Eagles, Antlers & Fire

What do these three things have in common? Just the fact the Minnesota DNR has provided updates about them in the last week that I want to share with you.

First off is the Eagle Cam.  If I had endless time to watch videos online then I would surely be watching the Eagle Cam.  Live footage of eaglets and their parents in a nest? It doesn’t get much better than this. Those eaglets are so cute and watching the adults bring them food and keep an eye out for danger is very entertaining.

Next is just a little information about deer antlers and why deer shed them each year.

Star Tribune Photo
Star Tribune Photo

Question of the week

Q: Why do deer shed their antlers each year?

A: Annual cycles in deer antlers are related to the changing seasons. Deer have adapted their physiology and behavior to respond to seasonal changes, including antler growth and shedding. The environmental cue that regulates antler growth is the amount of day length; the physiological cue is the hormone testosterone.

Simply put, the changing day lengths are sensed by the eyes, which send this message through the optic nerve to the pineal gland located at the base of the brain. The declining day length in late fall and early winter causes a decrease in testosterone, which results in antler shedding.

The actual process of antler shedding involves a thin layer of tissue destruction that forms between the antler and the pedicle, called the abscission layer. The degeneration of the bone-to-bone bond between the antler and the pedicle is considered to be the fastest deterioration of living tissue known in the animal kingdom.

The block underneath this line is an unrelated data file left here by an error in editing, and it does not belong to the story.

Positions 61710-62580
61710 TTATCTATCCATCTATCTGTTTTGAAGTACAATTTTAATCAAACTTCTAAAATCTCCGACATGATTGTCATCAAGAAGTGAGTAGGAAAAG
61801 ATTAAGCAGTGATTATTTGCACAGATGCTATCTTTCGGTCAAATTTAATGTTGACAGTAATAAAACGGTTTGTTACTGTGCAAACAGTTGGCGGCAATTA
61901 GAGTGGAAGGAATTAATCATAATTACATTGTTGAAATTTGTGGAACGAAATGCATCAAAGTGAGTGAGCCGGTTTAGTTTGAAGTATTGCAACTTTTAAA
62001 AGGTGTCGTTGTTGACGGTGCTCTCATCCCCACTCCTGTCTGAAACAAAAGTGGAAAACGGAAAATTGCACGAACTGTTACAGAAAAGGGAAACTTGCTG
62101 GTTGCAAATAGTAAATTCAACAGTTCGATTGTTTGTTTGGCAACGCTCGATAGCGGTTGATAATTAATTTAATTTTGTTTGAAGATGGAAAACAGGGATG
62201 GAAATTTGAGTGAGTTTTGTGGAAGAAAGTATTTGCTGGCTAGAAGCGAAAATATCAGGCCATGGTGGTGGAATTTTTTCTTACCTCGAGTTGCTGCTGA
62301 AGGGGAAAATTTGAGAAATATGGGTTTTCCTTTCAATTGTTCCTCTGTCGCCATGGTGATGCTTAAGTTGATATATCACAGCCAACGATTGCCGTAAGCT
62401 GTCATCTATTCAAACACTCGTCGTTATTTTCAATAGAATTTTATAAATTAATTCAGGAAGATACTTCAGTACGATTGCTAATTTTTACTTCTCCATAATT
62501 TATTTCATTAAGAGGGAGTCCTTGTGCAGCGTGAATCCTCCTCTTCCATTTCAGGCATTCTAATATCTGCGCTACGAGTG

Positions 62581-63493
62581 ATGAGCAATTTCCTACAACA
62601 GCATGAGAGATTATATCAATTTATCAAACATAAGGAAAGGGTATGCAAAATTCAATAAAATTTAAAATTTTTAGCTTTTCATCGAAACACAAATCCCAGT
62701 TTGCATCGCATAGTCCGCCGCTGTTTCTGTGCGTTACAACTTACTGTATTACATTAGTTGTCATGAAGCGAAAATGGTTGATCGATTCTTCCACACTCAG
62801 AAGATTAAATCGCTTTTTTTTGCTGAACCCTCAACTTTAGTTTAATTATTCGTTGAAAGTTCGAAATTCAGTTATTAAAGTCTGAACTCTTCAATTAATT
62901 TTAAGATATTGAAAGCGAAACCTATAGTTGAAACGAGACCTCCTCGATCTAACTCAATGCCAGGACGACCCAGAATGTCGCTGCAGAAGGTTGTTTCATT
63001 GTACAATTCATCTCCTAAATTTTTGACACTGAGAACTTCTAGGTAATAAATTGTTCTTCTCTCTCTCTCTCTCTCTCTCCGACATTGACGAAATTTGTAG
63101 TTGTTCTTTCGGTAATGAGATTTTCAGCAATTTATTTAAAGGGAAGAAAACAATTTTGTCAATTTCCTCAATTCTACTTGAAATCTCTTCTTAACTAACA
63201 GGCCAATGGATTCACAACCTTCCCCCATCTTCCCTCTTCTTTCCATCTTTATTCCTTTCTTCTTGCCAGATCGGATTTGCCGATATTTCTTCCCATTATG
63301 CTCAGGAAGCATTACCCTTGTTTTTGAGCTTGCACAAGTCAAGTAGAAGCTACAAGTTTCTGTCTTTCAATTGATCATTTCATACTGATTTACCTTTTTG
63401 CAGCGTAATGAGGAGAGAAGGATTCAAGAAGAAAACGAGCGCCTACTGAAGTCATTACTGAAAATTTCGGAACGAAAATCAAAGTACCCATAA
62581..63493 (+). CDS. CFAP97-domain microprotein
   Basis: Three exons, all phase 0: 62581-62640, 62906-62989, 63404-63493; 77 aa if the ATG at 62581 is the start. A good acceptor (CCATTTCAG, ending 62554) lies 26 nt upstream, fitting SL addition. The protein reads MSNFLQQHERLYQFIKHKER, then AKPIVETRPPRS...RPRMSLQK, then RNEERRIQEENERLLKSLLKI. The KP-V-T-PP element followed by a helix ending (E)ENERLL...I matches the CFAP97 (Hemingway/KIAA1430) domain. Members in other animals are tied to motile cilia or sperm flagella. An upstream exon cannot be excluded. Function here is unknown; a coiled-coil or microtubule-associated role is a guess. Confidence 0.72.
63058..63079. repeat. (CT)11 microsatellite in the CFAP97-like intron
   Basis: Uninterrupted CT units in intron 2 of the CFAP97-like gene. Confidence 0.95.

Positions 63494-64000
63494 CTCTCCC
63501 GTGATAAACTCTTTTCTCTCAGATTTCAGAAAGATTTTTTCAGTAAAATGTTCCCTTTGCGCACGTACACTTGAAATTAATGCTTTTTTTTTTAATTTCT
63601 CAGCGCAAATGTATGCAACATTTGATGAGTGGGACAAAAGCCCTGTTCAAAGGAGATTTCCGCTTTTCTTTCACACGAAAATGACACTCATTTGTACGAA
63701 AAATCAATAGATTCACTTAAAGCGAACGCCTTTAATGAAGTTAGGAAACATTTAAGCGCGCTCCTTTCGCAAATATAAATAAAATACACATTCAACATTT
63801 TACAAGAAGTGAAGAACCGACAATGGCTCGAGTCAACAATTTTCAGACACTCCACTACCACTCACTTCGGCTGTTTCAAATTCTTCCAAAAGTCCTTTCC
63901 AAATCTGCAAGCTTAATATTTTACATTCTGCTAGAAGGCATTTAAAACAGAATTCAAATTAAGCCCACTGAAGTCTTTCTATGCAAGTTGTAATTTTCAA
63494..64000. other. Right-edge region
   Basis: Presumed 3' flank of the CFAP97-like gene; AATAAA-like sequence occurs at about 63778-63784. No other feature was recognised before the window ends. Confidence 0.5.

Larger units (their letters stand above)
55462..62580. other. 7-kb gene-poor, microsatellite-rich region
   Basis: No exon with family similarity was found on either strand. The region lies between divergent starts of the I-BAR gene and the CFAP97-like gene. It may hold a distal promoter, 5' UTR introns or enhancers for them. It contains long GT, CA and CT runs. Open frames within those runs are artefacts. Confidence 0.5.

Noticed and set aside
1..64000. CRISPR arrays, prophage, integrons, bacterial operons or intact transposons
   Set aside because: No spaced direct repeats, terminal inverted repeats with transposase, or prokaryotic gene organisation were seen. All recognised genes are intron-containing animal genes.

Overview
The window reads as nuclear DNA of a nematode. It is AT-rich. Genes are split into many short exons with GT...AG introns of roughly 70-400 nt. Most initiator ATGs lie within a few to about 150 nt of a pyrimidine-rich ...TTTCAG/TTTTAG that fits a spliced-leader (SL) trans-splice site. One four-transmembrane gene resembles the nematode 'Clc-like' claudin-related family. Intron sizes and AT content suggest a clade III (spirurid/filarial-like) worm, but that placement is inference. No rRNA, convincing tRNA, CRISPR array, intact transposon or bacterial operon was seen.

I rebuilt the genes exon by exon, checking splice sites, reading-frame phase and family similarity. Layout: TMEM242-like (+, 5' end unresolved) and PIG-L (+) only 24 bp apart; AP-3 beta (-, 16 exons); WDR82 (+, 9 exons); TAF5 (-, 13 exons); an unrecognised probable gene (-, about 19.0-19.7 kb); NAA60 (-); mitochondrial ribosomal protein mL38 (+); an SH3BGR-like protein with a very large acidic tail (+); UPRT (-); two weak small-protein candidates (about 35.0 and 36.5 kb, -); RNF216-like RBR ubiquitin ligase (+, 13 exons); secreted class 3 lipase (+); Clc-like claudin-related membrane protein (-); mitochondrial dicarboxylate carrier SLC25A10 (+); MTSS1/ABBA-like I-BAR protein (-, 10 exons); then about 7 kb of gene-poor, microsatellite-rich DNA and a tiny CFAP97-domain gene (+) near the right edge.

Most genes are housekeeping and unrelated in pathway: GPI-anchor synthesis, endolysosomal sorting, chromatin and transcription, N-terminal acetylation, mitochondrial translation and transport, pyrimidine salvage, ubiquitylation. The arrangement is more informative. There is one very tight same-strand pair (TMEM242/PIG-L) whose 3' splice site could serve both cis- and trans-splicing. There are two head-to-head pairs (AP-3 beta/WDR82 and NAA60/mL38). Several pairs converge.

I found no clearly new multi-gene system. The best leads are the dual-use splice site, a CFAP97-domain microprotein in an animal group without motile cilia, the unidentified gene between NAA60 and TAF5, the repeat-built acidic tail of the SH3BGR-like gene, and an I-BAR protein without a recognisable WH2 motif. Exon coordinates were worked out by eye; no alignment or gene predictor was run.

Michelle Carstensen, DNR wildlife health program supervisor

Lastly Fire…  Anytime the snow cover leaves the earth earlier than normal there’s a higher chance of fire activity. Fire is a four-letter word that I personally hate to use. Our conditions on the Gunflint Trail are much different than they are elsewhere in the State of Minnesota. We still have snow cover and most likely we’ll receive more wet snow throughout April to keep things wet. After all, we have mud season that seems to last forever so I don’t foresee any fire bans in our region or in the BWCA.  However, it is helpful to know that without regular rain after the ground has thawed conditions can become dry quickly.  Before trees begin to bud is an especially important time to use caution with fire. The DNR suspects an earlier than normal fire ban in some parts of the state so use care when burning brush this spring and make sure you have checked to see if there are any restrictions in place prior to burning.

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